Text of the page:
japonisme: connect the dots

24 November 2009

connect the dots

how do you choose what to wear? are garments always costumes, assuring that you will be taken by others as the role you wish to fill? there are those who suggest that every single item of clothing is a choice communicated, down to the last nuance, and a statement made, down to the last whisper.

me, i am driven by color. and cotton. and though i believe i have no consciousness of what is fashionable whatsoever, there remains something of great importance about it all.

i can remember the white empire-waisted sheath that i wore for high- school graduation. it had a black cummerbund with white polka dots. i was, and still am, quite delighted that i could find an enameled bracelet that was white with black polka dots to match.

several times here we've discussed the volumes of identity revealed in various cultures by hairdo, or costume, detail, or grand gesture. if it was true then, it must be true now. something as 'simple' as a woman's fingernails might immediately brand her as 'one of us' or not.

do you want it to be true for you? do you communicate through appearances consciously? might you be kidding yourself, telling a different story entirely than the one you believe you're telling? how is your identity spelled out by your clothes?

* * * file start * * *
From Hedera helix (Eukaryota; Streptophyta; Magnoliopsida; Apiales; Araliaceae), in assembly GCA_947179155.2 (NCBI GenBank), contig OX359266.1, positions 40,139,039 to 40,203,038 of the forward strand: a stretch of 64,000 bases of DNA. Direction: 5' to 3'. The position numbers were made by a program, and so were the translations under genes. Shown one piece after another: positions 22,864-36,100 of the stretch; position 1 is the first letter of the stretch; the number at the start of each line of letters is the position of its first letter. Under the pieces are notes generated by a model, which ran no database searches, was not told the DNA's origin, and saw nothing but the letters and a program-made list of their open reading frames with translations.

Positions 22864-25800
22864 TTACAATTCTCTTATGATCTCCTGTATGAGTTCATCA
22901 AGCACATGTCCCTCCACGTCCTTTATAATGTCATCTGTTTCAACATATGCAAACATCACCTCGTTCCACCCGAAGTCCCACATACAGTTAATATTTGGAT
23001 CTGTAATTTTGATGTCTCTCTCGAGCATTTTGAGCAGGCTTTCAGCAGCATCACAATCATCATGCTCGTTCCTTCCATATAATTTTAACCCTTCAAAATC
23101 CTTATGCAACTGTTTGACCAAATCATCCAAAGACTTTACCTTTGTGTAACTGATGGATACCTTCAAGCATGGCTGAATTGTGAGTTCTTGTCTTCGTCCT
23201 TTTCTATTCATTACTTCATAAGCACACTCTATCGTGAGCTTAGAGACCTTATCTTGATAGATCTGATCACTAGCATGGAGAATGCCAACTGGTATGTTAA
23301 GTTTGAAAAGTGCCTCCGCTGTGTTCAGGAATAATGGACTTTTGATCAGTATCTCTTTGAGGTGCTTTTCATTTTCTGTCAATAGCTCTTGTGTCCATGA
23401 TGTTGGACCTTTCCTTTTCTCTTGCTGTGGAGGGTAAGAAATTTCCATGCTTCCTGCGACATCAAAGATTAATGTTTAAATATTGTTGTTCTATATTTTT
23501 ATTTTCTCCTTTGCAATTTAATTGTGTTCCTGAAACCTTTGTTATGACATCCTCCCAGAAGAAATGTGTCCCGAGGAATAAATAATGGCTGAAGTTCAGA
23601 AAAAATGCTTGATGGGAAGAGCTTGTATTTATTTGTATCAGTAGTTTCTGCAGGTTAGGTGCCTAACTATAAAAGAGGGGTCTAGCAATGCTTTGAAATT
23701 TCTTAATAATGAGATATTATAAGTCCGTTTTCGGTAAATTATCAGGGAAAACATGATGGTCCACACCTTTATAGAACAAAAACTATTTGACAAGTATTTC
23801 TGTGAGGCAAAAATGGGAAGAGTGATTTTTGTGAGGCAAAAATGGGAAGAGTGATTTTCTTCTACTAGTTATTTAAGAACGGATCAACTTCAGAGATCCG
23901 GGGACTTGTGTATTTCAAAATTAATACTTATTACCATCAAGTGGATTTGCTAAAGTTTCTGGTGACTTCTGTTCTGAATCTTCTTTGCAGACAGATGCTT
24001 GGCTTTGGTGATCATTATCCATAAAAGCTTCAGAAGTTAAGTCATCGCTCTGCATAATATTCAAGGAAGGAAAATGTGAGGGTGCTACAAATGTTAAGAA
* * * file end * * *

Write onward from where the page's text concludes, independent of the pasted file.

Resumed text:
i have come to believe that identity, appearance, opinion are, for most of us, invisibly malleable -- we think what we think, wear what we wear, even know ourselves to be who we think we are... to fit into the group of our life. it could be dangerous not to.

to be born 'outside the box' changes the perception of this, but does not wholly negate its pull. we like to think we create ourselves out of free will, but if that were true best friends wouldn't dress alike, nobody would call to ask what to wear to the party.

that old song, 'you've got to be taught how to hate,' well, you've got to be taught everything else too. how can something so unimportant be the most important thing of all?

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Anonymous Evan said...

I really like the use of pattern in Oriental & Oriental inspired art. It amazes me how, in some pieces, they use flat, decorative patterns with maybe a line through it to denote a fold, but still manage to create dimensionality (if that's even a word). Beautiful post, as always.

27 November, 2009 10:24  
Blogger lotusgreen said...

very interesting observation, evan -- thanks. you've inspired me to go ahead with a particular post i've just been thinking about.....

27 November, 2009 15:04  

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hi, and thanks so much for stopping by. i spend all too much time thinking my own thoughts about this stuff, so please tell me yours. i thrive on the exchange!

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